New Energy, New Attitude

DoubleTree by Hilton Tampa Airport Westshore hosted the AGM; photo courtesy of Hilton.

EESF AGM exudes optimism in Tampa.

by Kaija Wilkinson

Elevator Escalator Safety Foundation Executive (EESF) Director Shawn Cowden, who took on the role early this year after holding various positions with the National Association of Elevator Contractors (NAEC) for the past 13, presided over an EESF annual general meeting (AGM) characterized by optimism and positivity. Groundwork laid by former Executive Director Shelly Johnson presented a strong foundation on which Cowden and his team are ready to build. The meeting was attended by representatives of major companies and organizations, and featured at least one newcomer — RailEyes Managing Partner Atif Bhanjee — clearly passionate and enthusiastic about vertical-transportation (VT) safety. Representatives of EESF of Canada (EESFC) attended and shared news of the group’s rebuilding efforts and progress.

The EESF 2020 AGM was held on February 27 at DoubleTree by Hilton Tampa Airport Westshore, which offered a free shuttle to and from the nearby Tampa International Airport. Most attendees arrived on February 26 for the Welcome Reception in the hotel’s Palm Court from 6-8 p.m. DoubleTree is known for providing guests with fresh-baked chocolate chip cookies upon arrival, and the cookies are promoted on almost all DoubleTree materials — shuttle vans, stationery and in the form of cookie decals leading to and from the elevators. Although arguably childish, this last touch provided attendees with an excellent wayfinding tool to and from meeting activities.

Mark Mullins thanked outgoing board members and passed the chairman of the board torch to longtime EESF supporter Cornelius Walls of Formula Systems.

Thanks and Leadership Changes Starting at 8 a.m., breakfast preceded the AGM in the hotel’s Timberwood Room. Greetings, introductions and business cards were exchanged as EESF Program Director Laurie Dueitt handed out materials. Chairman of the Board Mark Mullins, representing the Elevator Industry Work Preservation Fund, called the meeting to order at 9 a.m. As the meeting got underway, Mullins thanked the sponsors for their support, to a hearty round of applause. Mullins then thanked outgoing board members, including Bret Abels, who was unable to attend, and passed the chairman of the board torch to longtime EESF supporter Cornelius Walls of Formula Systems. Mullins swore in Walls. He then inducted the other 2020-2021 officers and board members, including Vice Chairperson Sheila Swett of Swett & Associates; Secretary T. Bruce MacKinnon of Elevator World, Inc.; and Treasurer Jeff Schumacher of Schumacher Elevator. Outgoing board members Teresa Witham and Pat Tobin were thanked for their service and
presented plaques.

Grants in the tens of thousands of U.S. dollars are available, and EESF has hired a grant writer to help that effort, an expenditure attendees agreed is well worth it.

Attendees then introduced themselves. They were, from EESFC, Chairman Gord Pattison of Alberta Elevating Devices & Amusement Rides Safety Association, Executive Director Alison Whittaker of EHC Global and Stephanie Coyne of Ontario’s Technical Standards and Safety Authority; Greg DeCola of Omega Industries; Glenn Duncan of Parts Specialists Inc./Elevator U; Joseph McAnulty of Liberty Elevator Experts; Emerald McGehee of NAESA International; Karen Penafiel of the National Elevator Industry, Inc.; Michael J. Ryan and Matthew Yelland of The Peelle Co.; industry stalwarts Teresa and Doug Witham; Pat Tobin of MEI — Total Elevator Solutions; and your author.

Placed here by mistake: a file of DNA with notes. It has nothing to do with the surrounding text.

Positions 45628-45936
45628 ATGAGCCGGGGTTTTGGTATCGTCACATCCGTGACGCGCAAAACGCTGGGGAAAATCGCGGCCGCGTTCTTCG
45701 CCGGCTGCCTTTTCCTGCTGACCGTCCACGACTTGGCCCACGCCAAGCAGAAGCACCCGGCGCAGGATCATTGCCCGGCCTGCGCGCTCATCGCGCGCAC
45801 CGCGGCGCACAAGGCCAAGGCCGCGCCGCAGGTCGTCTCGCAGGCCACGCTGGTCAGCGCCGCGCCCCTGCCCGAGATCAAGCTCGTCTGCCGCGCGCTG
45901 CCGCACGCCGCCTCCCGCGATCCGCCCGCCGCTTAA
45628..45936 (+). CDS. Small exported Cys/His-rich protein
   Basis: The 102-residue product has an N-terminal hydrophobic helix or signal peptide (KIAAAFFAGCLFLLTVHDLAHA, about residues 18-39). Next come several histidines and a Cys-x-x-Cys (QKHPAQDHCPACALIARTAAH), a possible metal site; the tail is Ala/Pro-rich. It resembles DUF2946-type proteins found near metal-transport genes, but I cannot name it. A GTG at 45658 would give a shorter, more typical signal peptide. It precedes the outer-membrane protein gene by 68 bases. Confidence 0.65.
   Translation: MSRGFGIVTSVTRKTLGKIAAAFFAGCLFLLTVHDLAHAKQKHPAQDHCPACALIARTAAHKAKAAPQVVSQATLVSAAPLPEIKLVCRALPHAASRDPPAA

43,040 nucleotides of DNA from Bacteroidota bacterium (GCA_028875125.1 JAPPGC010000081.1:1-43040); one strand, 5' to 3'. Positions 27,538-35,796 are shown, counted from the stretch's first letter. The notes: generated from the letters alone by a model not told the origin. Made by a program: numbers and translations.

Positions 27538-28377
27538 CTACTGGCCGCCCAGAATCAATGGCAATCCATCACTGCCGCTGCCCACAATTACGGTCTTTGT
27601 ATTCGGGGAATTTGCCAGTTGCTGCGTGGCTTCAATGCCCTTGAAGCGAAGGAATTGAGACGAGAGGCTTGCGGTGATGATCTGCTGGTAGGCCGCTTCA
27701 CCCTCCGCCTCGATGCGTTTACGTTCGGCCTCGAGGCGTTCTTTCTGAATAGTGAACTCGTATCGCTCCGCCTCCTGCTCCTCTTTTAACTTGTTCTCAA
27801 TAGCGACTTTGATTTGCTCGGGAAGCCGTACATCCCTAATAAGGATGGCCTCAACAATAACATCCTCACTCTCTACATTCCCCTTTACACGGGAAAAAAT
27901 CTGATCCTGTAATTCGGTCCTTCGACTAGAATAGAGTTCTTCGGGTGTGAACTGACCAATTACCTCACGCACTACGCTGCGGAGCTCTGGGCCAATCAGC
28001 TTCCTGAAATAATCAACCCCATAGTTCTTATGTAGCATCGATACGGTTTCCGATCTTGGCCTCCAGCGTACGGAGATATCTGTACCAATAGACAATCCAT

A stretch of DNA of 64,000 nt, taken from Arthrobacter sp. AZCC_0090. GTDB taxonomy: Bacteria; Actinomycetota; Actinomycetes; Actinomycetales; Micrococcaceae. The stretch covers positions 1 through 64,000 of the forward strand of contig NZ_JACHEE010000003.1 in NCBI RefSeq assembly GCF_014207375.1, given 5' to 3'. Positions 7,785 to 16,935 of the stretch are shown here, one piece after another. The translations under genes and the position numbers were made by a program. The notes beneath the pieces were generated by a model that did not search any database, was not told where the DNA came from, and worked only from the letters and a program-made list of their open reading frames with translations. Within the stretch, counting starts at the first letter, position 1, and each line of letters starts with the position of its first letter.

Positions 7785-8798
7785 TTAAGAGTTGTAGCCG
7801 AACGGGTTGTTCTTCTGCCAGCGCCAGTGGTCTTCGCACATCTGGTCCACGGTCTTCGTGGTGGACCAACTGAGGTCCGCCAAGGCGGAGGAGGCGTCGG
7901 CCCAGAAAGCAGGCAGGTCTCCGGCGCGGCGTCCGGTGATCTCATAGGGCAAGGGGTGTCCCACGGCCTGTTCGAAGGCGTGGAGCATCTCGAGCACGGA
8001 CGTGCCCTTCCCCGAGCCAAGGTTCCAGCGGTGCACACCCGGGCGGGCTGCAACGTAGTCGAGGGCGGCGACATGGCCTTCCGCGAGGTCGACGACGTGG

Cowden provided updates on EESF programs — Safe-T-Riders for children, Rise Up Safe Rider for college students and A Safe Ride for senior citizens. Safe-T-Riders, aimed at children ages 4-11, continues to have the widest reach. Cowden shared that Safe-T-Riders:

  • Runs a 60-s video for a total cost of US$50 per day in hosting fees
  • Sees the highest percentage of video views in major cities including NYC, Los Angeles, Chicago, Houston and Toronto
  • Has, since the start of the video campaign, amassed more than 1.7 million views and 11,603 click throughs
  • Had 1,431 Safe-T-Rider page views on eesf.org in 2019
  • Sent packets, which consist of an activity page, sticker, video, teacher comment page and certificate, to educate 7,204 children since the start of the 2019 school year

Certificates give children a chance to talk to their parents about VT safety and what they learned, several attendees observed. A marketing firm has been enlisted to drive traffic to eesf.org, and that effort will continue. EESF plans to bring VT “Safety Ambassadors” back into classrooms to enliven the message and make it more interactive. Little keepsakes like keychains and mini flashlights included in kids’ packets in the past have proven successful, several said, and those efforts should be revisited. “That wouldn’t cost a lot of money, and could even be a sponsorship opportunity,” DeCola said.

The approach to National Elevator Escalator Safety Awareness Week will be revamped, EESF Executive Director Shawn Cowden said.

For Rise Up Safe Rider, suggestions included reaching out to dormitory resident advisors and college students involved in efforts like Camp Kesem, a nationwide program that offers summer camps for children whose lives have been affected by their parents’ cancer. Public service announcements (PSAs) about VT safety, such as instructions on what to do if one is trapped in an elevator, have proven successful at Georgia State University and the University of Georgia, Cowden said. For A Safe Ride, similar PSAs could be shared with nursing homes, and volunteers could help spread the message.